What Does SMTP Server Mean?
SMTP is an abbreviation for Simple Mail Transfer Protocol. It is the process of exchanging and delivering emails through IPs. The sending and delivery of emails undergo a process that is quite similar or even the same with the process of sending mails through the traditional post office. In the traditional mail process, the envelop you send is handled by an organized system and passes through a number of steps before it is delivered to the recipient. But unlike the traditional mail process, the role of the postman in the email process is played by a computer running SMTP. Once you send out your email to a friend, the email you send out is picked up and moved to this server which will send the emails to the receiver. In other words, the email process involves a conversation between two SMPT servers, namely, the outgoing SMTP and the recipient’s incoming server. There are special websites like spammer where you can know more about it. Below is the process of email delivery via SMTP.
1. The process starts when you use your email address to send out an email with your webmail or mail client to another email address. Your mail client or webmail is known as the acronym for message user agent. The email is delivered to a SMTP server of your client through port 25. Once you create your email address, your client is given a server which plays the role of a Message Transfer Agent abbreviated as MTA. Your clients engage the server in a brief conversation where all the data concerning the transmission of the message (sender, recipient, domains and others) are checked by the server. Bear in mind that SMTP language defines only the transmission of the message. It does not handle the content of the message.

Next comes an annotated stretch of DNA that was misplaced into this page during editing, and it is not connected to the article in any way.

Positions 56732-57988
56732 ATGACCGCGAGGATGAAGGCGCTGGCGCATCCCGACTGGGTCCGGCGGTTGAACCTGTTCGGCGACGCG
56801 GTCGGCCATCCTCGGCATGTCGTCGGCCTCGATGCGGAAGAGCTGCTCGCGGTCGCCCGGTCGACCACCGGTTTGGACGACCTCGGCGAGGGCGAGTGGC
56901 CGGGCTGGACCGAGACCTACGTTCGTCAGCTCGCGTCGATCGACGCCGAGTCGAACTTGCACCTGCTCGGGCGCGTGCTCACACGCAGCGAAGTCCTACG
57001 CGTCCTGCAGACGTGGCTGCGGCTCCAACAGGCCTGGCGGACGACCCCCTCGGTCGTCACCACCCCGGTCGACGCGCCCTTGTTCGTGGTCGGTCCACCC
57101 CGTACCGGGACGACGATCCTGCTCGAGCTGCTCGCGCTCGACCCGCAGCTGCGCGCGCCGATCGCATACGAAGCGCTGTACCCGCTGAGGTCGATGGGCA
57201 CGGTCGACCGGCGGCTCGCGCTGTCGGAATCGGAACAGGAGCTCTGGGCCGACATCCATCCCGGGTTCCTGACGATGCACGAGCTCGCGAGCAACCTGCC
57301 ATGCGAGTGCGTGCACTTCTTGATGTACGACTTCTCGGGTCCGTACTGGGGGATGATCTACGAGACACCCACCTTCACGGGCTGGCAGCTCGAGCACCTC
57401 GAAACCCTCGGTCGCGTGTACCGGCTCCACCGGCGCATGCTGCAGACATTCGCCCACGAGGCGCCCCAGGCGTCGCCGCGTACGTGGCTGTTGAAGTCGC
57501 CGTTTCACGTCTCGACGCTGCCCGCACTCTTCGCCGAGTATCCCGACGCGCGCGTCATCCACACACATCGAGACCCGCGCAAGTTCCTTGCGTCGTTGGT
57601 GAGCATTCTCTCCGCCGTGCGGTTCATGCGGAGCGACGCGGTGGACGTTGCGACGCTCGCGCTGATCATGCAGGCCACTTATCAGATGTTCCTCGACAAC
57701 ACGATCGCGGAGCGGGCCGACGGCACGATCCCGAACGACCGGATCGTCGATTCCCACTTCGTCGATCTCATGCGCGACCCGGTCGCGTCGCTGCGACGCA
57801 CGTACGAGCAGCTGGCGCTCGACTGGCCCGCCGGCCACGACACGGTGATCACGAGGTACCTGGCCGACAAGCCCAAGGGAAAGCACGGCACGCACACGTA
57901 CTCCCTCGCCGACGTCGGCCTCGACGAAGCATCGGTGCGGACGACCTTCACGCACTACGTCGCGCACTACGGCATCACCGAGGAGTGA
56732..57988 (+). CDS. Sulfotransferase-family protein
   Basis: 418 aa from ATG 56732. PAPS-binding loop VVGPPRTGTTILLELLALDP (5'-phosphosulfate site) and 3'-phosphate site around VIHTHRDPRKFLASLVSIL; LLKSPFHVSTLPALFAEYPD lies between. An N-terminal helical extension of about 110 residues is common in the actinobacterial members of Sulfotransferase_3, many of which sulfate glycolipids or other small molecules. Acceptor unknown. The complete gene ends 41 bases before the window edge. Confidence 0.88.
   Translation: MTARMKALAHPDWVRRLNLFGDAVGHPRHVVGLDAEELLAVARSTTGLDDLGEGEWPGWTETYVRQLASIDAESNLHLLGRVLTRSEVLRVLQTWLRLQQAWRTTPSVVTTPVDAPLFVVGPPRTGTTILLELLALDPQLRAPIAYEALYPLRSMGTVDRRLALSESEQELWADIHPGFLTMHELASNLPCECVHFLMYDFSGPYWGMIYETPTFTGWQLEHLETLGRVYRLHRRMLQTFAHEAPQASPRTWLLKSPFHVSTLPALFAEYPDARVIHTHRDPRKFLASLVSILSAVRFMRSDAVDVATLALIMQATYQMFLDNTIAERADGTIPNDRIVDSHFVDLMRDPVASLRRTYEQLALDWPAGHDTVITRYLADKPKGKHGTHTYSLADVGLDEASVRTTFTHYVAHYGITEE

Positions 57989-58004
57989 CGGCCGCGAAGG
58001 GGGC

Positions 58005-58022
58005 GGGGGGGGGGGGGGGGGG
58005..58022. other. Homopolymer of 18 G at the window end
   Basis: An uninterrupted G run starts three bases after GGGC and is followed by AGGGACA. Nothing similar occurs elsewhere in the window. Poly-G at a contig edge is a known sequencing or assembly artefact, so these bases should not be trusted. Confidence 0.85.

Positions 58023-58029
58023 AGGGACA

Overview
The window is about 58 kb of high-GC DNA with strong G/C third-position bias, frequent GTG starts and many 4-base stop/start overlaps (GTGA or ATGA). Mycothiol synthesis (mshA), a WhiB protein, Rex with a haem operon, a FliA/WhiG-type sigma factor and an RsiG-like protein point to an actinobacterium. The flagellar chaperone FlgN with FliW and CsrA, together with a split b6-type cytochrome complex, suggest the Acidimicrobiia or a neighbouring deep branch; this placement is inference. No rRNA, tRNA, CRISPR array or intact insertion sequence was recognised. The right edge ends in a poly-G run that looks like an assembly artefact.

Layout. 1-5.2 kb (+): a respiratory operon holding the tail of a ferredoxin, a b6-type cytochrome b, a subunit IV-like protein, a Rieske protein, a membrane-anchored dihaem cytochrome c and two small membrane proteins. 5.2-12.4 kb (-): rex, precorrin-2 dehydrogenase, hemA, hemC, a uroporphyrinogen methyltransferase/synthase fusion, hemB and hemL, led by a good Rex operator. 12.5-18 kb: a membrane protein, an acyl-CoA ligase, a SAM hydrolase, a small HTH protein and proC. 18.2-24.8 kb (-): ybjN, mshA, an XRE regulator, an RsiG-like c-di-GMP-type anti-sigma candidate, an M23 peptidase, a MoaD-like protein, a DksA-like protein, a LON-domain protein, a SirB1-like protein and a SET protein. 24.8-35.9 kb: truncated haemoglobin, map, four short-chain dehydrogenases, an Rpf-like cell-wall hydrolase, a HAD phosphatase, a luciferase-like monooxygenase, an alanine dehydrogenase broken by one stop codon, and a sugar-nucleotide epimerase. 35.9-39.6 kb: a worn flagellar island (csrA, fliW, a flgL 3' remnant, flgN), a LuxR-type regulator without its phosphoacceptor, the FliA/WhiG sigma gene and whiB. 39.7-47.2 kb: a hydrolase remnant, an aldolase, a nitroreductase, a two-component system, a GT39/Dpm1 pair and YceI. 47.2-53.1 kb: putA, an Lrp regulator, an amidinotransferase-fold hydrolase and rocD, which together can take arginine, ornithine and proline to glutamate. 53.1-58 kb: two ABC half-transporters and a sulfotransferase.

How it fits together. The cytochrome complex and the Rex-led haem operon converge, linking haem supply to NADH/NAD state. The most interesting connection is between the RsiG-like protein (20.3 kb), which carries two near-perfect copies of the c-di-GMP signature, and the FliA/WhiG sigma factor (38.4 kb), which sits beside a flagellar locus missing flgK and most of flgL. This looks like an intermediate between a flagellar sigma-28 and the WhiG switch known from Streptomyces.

2. The email is immediately delivered to the recipient’s account if the domain where he or she has his or her account is connected directly to the server. However, in situations where it is not connected to the server, the message will be relayed (the technical words for sending out of the email) by the SMTP to another incoming server closer to the recipient which will receive and store the email.
3. In case the server of the recipient is busy or down, the message will be dropped to a backup server by the SMTP. In situation where none of the servers is available or where both servers are busy, the email will be put in queue and the delivery will be periodically retried. If delivery is not successful after some periods of retrial, the email will be relayed back to the sender as failed delivery.
The final stage of email delivery via SMTP is handled by POP if there are no issues. POP is another protocol that collects emails from the receiving server and delivers it into the inbox of the recipient.
Note that the SMTP servers that are utilized when you email another person is shared among users and they do not use dedicated IPs. The implication of this is it is possible for one to end up making use of the IP utilized by a spammer. If this occurs, the correct delivery of your email could be affected by this.